Norden bomb sight in the nose of a B-17. From this station the bombardier took control of the aircraft and flew from check point to check point along the flightline. Many of the flightlines were 200 or more miles long

The other interesting factor was quality control. The USAAF was flying to meet US Army Corps of Engineer (Army Map Service) requirements and had to adhere to mapping imagery standards for image overlap, side lap, aircraft attitude, cloud cover, haze and other factors. In the beginning the rejection rate of aerial imagery was unacceptably high – some flight crews only hitting the mark 20% of the time. Part of the problem was a lack of familiarity with the mission, part was mechanical problems with the installation of the mapping camera systems, and part was weather and atmospheric conditions. To help solve the problems and improve the success rate for the photo missions the Corps of Engineers put photomapping officers and technicians in each of the squadrons. These personnel would grab the film as soon as the aircraft landed, develop it and quickly review it while the flight crews were still in the area. They could do a quick post mortem on the success or failure of the flight and provide the crews with valuable feedback on what was needed on upcoming missions. As air crew experience increased the success rate increased, and towards the end of 1946 the success rates for each mission hovered around 60%.

Other factors worked against the project; weather during one of the worst winters in modern memory (1945 – 46), high personnel turn-over rates caused by rapid demobilization and political issues that delayed or canceled overflight permission. But in the end the USAAF was successful, and Project Casey Jones was effectively complete by September 1946.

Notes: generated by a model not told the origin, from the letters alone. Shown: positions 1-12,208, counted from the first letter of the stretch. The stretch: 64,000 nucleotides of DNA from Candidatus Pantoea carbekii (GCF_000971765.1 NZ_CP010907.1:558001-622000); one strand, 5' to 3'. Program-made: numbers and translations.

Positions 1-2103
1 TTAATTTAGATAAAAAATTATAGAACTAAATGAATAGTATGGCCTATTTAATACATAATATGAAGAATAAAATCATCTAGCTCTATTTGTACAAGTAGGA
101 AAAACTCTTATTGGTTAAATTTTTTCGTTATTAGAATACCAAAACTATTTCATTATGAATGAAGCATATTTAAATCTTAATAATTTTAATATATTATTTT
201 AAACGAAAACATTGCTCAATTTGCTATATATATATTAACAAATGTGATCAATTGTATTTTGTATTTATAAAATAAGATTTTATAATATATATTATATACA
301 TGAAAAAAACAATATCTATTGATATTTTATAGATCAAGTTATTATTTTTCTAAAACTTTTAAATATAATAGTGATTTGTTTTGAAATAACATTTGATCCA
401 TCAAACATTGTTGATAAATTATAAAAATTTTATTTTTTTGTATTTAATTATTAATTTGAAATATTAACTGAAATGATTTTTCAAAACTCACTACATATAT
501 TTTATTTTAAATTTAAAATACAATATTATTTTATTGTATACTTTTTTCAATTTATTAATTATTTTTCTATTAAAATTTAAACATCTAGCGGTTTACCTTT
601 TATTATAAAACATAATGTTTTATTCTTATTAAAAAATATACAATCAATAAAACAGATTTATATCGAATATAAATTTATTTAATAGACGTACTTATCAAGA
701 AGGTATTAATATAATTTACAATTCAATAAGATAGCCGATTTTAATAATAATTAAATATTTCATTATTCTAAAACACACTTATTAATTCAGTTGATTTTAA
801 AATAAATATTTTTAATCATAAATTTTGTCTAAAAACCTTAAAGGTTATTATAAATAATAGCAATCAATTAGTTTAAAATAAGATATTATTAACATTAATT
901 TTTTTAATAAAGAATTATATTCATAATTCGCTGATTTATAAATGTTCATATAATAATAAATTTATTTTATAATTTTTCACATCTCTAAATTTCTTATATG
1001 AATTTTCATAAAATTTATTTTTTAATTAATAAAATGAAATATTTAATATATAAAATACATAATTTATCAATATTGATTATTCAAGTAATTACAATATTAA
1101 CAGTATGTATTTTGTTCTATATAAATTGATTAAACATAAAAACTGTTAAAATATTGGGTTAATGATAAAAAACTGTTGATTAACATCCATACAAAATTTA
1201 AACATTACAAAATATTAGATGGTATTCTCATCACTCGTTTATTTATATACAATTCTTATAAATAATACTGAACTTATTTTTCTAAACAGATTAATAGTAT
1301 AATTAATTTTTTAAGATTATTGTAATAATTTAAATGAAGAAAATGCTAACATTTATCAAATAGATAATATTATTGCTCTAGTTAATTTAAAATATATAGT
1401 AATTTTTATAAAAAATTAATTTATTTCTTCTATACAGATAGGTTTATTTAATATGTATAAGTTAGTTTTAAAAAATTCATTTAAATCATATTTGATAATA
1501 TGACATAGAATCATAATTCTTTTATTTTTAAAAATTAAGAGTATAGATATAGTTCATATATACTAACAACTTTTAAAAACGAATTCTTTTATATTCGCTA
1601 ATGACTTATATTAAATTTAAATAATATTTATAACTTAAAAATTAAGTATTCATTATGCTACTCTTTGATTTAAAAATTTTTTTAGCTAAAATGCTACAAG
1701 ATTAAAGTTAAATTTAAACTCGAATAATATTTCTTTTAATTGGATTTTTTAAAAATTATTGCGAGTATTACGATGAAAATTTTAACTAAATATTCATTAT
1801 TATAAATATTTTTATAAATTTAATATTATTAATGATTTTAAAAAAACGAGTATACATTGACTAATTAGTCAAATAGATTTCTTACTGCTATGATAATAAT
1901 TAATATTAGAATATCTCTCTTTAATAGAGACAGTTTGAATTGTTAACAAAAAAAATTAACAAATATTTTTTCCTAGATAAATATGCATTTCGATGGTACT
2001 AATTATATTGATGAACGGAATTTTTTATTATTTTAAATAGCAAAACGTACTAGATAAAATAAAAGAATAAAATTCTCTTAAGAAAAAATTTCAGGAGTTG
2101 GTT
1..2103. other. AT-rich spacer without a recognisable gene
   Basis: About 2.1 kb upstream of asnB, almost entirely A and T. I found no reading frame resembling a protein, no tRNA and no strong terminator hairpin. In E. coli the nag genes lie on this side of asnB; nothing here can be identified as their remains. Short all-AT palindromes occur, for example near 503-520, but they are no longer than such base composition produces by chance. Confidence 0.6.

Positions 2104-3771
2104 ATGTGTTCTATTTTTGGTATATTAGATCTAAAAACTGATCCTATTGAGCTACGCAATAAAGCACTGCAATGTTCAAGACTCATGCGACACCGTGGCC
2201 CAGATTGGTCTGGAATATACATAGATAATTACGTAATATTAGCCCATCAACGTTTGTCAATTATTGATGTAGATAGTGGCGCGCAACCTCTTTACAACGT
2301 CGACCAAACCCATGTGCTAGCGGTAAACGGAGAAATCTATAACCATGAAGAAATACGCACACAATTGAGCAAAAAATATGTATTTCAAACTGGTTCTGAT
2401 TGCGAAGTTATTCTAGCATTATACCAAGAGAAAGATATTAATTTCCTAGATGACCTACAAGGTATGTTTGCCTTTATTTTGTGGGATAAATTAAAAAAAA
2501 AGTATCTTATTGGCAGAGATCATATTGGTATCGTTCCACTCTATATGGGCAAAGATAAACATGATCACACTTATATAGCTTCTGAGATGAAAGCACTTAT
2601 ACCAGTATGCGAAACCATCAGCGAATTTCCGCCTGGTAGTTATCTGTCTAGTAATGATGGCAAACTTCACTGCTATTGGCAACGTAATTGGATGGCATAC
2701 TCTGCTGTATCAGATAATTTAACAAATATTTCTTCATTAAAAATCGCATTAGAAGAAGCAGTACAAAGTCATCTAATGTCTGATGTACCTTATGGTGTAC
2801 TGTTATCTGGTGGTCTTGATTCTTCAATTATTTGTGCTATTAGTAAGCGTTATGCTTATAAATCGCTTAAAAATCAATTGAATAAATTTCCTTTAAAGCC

So what became of the two million square miles of mapping photography flown during Project Casey Jones? It was immediately transferred to the the Army Map Service and was used as a primary cartographic data source for at least the next 20 years. It was used in the wide-scale production of up-to-date tactical and operational scale maps of western Europe by American and British military mapping agencies, maps that supported the operational backbone of NATO well into the 1960’s and perhaps beyond.


Lost Over The Pacific

Here’s a great story published today on the GPS World website about what happens when an aircraft loses all electrical power and ‘goes dark’, leaving the crew unsure of their position on a long over water flight. The navigator’s solution? Pull out the airplane’s bubble sextant and start taking readings to calculate a line of position!

GPS World

(Just click on the image to open the article)

Based on the author’s description of the event and his mention that the GPS equipment racks were in-place but the units were not yet installed I’m guessing this incident occurred sometime in the very late 1980’s or early 1990’s. It’s a fascinating tale of how old analogue equipment and basic navigation skills, mixed with a little educated guesswork based on experience, can save the day.

Think this same thing can’t happen today? Think again. Modern aircraft are little more than computers with wings, and the number of points of failure on these ‘systems’ are exponentially greater than older aircraft. Not only can a modern aircraft experience a complete loss of power, it will happen at some point. It’s all a matter of odds. When the odds are against you the electrons will stop flowing. Then what?

The author interestingly contrasts this experience with what would likely happen today. Crew members would pull out handheld GPS units or smartphones and the plane would safely navigate to its destination with little drama beyond an ass-chewing for the maintenance team and some great bar room “There we were at angels 20…!” stories. But like modern aircraft, GPS receivers and smart phones require electricity to run. Let’s hope everybody charges up before boarding the airplane!


Be Sure To Get Some Insurance Before Your Next Flight To Eniwetok